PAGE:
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the expense of his honor. He certainly cannot have credit both ways. He eitber approved of the perfidies he subscribed, or acted upon them in opposition to his conscience. So far as his earnest desire for peace was engaged in these transactions, he might have felt that he had already done enough, in the hope of bringing round a reconciliation, by assenting to a course of treacheries which he must have abhorred ; and when that failed, and war had become inevitable, he should have vindicated his principles by withdrawing from the stage. The most curious contradiction of all was, that, being foremost amongst those who labored for peace, he was equally prominent in his exposure of himself in the field, assigning as a reason for so conspicuous a display of heroism, the necessity of showing to the world that his love of peace did not proceed from any fear of war. These contradictions and inconsistencies evince a weakness of will strangely opposed to the received notions of Falkland's character, and above all to his undaunted bravery in the hour of danger. The qualities of moral and physical courage were not mingled in him in equal proportions; and his nature appears to have been too sensitive and impressionable for the stratagems in which he be. came entangled in the service of the king. It must be felt that he comes out of them like a man who was always placed in dilemmas, for which, of all men, he was the least qualified by taste, habit, or capacity. Yet in spite of the shadows that fell upon his path from the moment he renounced his political connections with Pym and Hampden, it is difficult to resist the charm which attaches to him in his personal relations, and the melancholy interest which is inseparable from the incidents of his life. A scholar and a poet, a munificent patron of letters, distinguished in his house by the genial grace of his hospitalities, and in the field of battle by a spirit of gallantry sans peur et sans reproche, he will always be regarded as one who, notwithstanding many errors of judgment, reflected lustre upon the cause in which he was sacrificed at the early age of four-andthirty. The biography of Lord Capell is more stirring, and will probably be found more attractive on that account, than the memoir of Falkland. He, too, commenced his parliamentary career on the side of the patriots, was raised to the peerage, and all at once went over to the king. Joining his majesty at York, he was afterwards present at the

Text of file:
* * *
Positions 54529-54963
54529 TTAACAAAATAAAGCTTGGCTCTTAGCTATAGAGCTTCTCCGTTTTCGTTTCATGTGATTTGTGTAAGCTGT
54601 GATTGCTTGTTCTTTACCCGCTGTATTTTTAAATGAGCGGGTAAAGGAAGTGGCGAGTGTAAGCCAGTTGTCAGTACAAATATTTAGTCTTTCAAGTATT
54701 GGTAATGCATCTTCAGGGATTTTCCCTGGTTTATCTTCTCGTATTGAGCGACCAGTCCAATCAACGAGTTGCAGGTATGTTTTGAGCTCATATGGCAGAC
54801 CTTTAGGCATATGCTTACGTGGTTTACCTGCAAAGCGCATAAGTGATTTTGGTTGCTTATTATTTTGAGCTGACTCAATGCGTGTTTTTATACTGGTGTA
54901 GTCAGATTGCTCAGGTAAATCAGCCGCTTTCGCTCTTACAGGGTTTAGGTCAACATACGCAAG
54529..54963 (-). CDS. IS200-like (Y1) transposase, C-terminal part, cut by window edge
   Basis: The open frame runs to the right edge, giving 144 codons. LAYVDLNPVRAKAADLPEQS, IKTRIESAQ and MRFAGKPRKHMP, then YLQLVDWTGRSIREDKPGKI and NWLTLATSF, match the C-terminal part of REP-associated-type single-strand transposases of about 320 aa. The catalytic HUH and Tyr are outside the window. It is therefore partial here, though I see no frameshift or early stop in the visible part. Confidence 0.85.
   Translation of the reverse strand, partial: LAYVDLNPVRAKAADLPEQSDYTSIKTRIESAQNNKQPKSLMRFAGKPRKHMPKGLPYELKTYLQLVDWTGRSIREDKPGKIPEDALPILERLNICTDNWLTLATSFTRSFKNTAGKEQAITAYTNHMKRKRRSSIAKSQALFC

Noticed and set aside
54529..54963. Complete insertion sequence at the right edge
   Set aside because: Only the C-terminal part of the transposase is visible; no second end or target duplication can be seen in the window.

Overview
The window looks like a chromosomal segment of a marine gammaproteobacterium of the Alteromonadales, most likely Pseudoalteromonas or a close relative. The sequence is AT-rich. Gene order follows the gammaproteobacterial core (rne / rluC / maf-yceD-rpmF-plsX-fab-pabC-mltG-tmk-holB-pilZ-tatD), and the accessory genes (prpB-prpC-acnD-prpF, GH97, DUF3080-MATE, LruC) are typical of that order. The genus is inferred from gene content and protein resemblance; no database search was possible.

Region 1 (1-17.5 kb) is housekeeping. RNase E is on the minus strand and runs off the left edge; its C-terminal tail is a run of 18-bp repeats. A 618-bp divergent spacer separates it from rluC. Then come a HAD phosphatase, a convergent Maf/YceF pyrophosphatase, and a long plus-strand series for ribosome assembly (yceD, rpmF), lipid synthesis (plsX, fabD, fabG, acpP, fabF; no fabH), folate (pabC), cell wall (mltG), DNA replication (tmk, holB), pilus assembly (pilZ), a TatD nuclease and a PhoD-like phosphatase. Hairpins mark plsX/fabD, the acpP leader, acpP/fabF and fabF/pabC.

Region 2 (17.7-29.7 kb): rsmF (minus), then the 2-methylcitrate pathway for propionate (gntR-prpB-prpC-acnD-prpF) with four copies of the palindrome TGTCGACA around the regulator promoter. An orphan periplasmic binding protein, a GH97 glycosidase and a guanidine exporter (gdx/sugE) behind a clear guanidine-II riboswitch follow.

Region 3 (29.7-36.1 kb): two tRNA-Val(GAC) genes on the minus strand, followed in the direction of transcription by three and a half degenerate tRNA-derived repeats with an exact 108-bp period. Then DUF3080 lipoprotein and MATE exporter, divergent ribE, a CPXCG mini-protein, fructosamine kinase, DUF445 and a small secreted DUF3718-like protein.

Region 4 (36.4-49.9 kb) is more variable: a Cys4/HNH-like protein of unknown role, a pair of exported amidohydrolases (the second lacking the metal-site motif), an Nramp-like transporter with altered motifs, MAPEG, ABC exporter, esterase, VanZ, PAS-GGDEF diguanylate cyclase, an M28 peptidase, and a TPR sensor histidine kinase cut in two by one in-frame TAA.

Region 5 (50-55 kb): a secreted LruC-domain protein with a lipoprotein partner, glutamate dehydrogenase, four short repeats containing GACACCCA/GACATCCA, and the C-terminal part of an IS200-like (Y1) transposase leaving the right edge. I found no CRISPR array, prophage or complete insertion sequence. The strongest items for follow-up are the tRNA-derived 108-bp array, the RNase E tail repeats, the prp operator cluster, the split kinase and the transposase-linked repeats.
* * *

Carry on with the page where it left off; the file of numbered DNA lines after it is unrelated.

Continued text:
raising of the standard at Nottingham, and thenceforth became one of the most active and enterprising adherents of hunted royalty throughout the calamitous incidents of the war and the dispersion of the king's family. His life is a sort of microcosm of the flying camp and the vicissitudes of the court, in which he personally participated. It is related with vigor and skill, and displays to much advantage the versatility and literary power of the writer. We need not trace Lord Capell through the struggles of sequestration, the escapes and wanderings in Jersey and on the Continent, and the subsequent return to England —circumstantial details which form a part of the general history, and for a minute and vivid account of which the reader may be referred to the narrative before us. Passing over these incidents, we come to that memorable closing scene of his life which, as it forms the most striking passage in his career, has received the largest share of attention from his biographer. Having obtained a pass to return to England, and being permitted by the House of Lords to reside at his own house, he appears to have occupied himself ostensibly in making a composition for delinquency. But his zeal on behalf of the king was not to be extinguished by any terrors the Parliament could inspire. His majesty was at Hampton Court, in the hands of the army, and thither Lord Capell repaired to pay his duty. This led to a renewal of his secret correspondence with Clarendon and others, having for its object the rekindling of the flame of loyalty and the collecting of resources to resuscitate the hopeless contest. The next move was in Essex, where the royalists made a bold demonstration under Goring and Norwich; and where they were joined by Capell, Lucas, Lisle, and Gascoigne, who, hearing of the approach of Fairfax, shut themselves up in Colchester. The issue is well known. After a protracted siege, Colchester, starved and riddled, was compelled to surrender to mercy; Lucas and Lisle were executed on the spot, Gascoigne was spared on the ground of his being a foreigner, and Capell was reserved for trial by the Parliament, who, finding him guilty of high treason, sentenced him to death. Great credit must be given to Lady Theresa Lewis for the careful and dispassionate spirit in which she sifts the evidence and traces the whole course of the proceedings in the case of Lord Capell: and however opinions may differ in reference to the justice or humanity of the verdict which doomed him to the scaffold, there cannot be any hesitation in awarding to his biographer the highest praise for the ability and impartiality with which she has treated a question often discussed before, but never with so much fulness and clearness of statement. The cases of Capell, Lucas, and Lisle were not in all aspects similar. They were special points upon which they presented special differences; but they all came within the same interpretation of treason to the state. Capell himself had the courage to assert to Ireton, that as they were all equally concerned (alluding to Lucas and Lisle,) they should have all shared the same fate; and if he had been condemned with his companions, the verdict would at least have fallen within the operation of those military tribunals whose decisions, however their severity might be lamented, could not be arraigned on the ground of illegality or injustice. But the quarter which was given to him at that moment justified to some extent the belief that his life would be spared, although in handing him over to be dealt with by the civil power, no such expectation was or could be implied. In the course subsequently adopted by the two houses of Parliament there are traces of vacillation which still further encouraged the reliance of Lord Capell's friends upon the mercy of his judges; but the crisis that was coming—the great catastrophe that was now looming over the deliberations of the legislature—appears to have led the Commons to the ultimate conviction that it would have been dangerous to the peace of the kingdom and derogatory to its justice to extend to a peer a measure of forbearance that had been withheld from men of lesser rank and influence. We cannot agree with his able biographer, that, he was “tried for his life and condemned to death, in spite of assurance of fair quarter.” We find no such assurance given in